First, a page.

Open Resources/MERLOT

Platforms for Hosting and Creation

When you want to customize or author new OER content, you will want to make your resources available to the public. There are many ways to do so, including institutional, free, and paid platforms to help you create and host your content.

Institutional Platforms

Your institution may have a digital repository, which allows for hosting, discoverability through search engines, and the preservation of important and educational documents. Many USG institutions who have a digital repository are part of the Georgia Knowledge Repository, an interconnected network of USG digital repositories that are searchable from one central location. If you are not sure if your campus has a digital repository, contact your institution’s library.

Campus websites often offer a way to present and share documents with the public. While this is a good option in the short run, it has sustainability issues, since campus site redesigns may result in the deletion or unsuccessful migration of content.

Every campus has a subscription to LibGuides, a platform that librarians have been using for years to connect faculty and students with various library and web resources within a particular subject or topic. This platform is also well-suited to hosting smaller files and structuring an entire freely-accessible course.

Free Platforms

MERLOT Content Builder (Free account registration required. Once logged in, click “Create Materials.”)
MERLOT Content Builder offers a quick and easy way to deliver web-based open content, hosted through the CSU and MERLOT. Content Builder resources can easily be incorporated into MERLOT’s vast OER search engine in addition. File uploads: 10MB maximum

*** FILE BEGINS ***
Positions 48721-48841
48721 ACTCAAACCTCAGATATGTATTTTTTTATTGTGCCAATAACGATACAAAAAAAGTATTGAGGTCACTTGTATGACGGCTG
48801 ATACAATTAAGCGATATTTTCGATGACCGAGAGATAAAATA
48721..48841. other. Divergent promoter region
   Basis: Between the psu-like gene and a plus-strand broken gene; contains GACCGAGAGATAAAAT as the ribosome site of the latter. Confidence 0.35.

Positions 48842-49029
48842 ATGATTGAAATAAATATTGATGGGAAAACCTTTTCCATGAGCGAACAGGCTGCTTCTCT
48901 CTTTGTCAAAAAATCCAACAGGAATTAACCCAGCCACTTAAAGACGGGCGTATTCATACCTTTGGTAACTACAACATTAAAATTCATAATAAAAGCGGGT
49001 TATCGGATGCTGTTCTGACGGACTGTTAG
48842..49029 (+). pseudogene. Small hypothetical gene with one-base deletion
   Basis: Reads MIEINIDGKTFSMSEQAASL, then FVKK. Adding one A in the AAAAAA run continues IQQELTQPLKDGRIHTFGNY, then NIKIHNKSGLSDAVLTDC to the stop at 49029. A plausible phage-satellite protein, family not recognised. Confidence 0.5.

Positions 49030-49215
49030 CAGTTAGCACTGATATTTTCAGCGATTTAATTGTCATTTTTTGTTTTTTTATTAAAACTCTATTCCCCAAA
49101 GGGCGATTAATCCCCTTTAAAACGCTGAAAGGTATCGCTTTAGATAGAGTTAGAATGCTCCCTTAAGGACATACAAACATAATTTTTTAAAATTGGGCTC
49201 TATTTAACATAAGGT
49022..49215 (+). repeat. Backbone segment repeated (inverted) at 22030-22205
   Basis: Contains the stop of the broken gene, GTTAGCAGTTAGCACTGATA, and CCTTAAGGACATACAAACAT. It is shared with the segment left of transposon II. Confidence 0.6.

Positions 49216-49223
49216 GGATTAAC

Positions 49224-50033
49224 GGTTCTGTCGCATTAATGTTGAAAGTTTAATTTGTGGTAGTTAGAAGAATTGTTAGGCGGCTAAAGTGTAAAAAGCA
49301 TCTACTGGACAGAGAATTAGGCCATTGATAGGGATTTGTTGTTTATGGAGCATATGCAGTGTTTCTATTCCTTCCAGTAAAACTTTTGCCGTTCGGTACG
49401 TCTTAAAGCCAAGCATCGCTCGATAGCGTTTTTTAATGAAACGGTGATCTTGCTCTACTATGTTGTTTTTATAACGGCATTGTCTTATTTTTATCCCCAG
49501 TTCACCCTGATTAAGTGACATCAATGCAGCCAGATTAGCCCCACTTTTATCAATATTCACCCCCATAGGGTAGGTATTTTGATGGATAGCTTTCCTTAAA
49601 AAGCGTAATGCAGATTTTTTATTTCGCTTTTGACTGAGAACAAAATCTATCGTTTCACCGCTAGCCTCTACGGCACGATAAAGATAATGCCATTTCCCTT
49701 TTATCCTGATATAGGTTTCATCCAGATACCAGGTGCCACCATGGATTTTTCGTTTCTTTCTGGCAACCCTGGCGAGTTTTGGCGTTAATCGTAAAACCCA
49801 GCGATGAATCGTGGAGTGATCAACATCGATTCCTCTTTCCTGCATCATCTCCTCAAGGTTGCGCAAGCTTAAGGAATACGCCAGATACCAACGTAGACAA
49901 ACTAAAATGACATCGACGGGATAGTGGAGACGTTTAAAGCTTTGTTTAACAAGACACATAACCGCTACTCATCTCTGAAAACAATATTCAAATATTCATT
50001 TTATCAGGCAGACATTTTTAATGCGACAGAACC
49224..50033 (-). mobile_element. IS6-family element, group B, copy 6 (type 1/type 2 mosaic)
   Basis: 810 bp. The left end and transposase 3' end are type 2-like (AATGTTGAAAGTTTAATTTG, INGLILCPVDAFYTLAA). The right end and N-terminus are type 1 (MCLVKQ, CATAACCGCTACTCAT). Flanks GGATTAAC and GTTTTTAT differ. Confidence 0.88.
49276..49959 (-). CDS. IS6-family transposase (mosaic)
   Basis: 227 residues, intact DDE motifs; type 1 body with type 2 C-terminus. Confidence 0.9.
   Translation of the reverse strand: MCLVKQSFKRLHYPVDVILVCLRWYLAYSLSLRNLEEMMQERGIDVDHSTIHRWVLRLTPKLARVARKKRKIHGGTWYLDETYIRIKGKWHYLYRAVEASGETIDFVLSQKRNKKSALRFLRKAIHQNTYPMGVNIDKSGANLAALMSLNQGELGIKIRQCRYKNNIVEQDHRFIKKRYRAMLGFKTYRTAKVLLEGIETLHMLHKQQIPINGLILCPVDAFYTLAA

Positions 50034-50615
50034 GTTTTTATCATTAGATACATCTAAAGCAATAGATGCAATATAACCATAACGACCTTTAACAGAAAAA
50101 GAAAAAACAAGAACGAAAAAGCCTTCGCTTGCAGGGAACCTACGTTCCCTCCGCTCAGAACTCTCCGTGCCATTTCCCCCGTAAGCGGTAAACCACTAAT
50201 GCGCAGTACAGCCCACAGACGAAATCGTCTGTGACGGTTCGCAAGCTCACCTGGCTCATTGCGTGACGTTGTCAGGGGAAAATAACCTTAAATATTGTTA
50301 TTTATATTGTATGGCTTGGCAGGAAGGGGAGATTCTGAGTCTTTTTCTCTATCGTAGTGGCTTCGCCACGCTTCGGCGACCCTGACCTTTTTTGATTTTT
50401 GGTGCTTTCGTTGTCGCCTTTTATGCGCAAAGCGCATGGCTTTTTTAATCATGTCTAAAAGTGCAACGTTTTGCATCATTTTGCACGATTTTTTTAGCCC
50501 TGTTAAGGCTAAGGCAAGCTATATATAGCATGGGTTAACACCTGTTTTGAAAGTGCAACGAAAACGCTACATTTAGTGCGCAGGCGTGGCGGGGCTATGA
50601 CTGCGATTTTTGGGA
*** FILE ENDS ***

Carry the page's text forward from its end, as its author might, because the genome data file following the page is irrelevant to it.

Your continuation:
OER Commons OpenAuthor (Free account registration required.)
OER Commons OpenAuthor is a blog-like platform that allows for the creation of new open content, easily indexed to be searchable within the OER Commons search tool. File uploads are simple, and if you are familiar with blog sites such as Wordpress, you should have an easy time getting started.

Curriki
Curriki offers a way to publish materials for the public, and it includes options for expert reviews. While Curriki focuses on K-12 education, many higher education authors have used the site to publish educational resources.

WikiBooks (Free account registration required.)
WikiBooks is a wiki-based platform that allows for the creation of simple, accessible open web content in textbook form. Try out the platform in their Sandbox, or create a free account to get started.

OERPUB (Free GitHub account required.)
This experimental OER publishing platform uses GitHub to control different editions of an OER through “forking.” It’s in Alpha, so proceed at your own risk, but it’s a promising program.
Google Chrome required

OpenStax CNX (Free account registration required.)
OpenStax CNX was one of the first web-based OER publishing platforms, and it is currently being upgraded to a user-friendly system that will allow modifications to be made within your web browser.

Paid and For-Profit Platforms

Amazon CreateSpace
CreateSpace offers free publishing options, and it offers a low-cost method of ordering print-on-demand versions of open textbooks.

PressBooks
PressBooks is a WordPress-based platform. It’s free to create an account, but publishing your content does cost the author a fee. PressBooks makes publishing in multiple file formats very simple.

SoftChalk Cloud
SoftChalk is a desktop-based publishing platform, and the paid SoftChalk Cloud version allows the user to upload materials to be made available to the public through the SoftChalk Cloud Repository.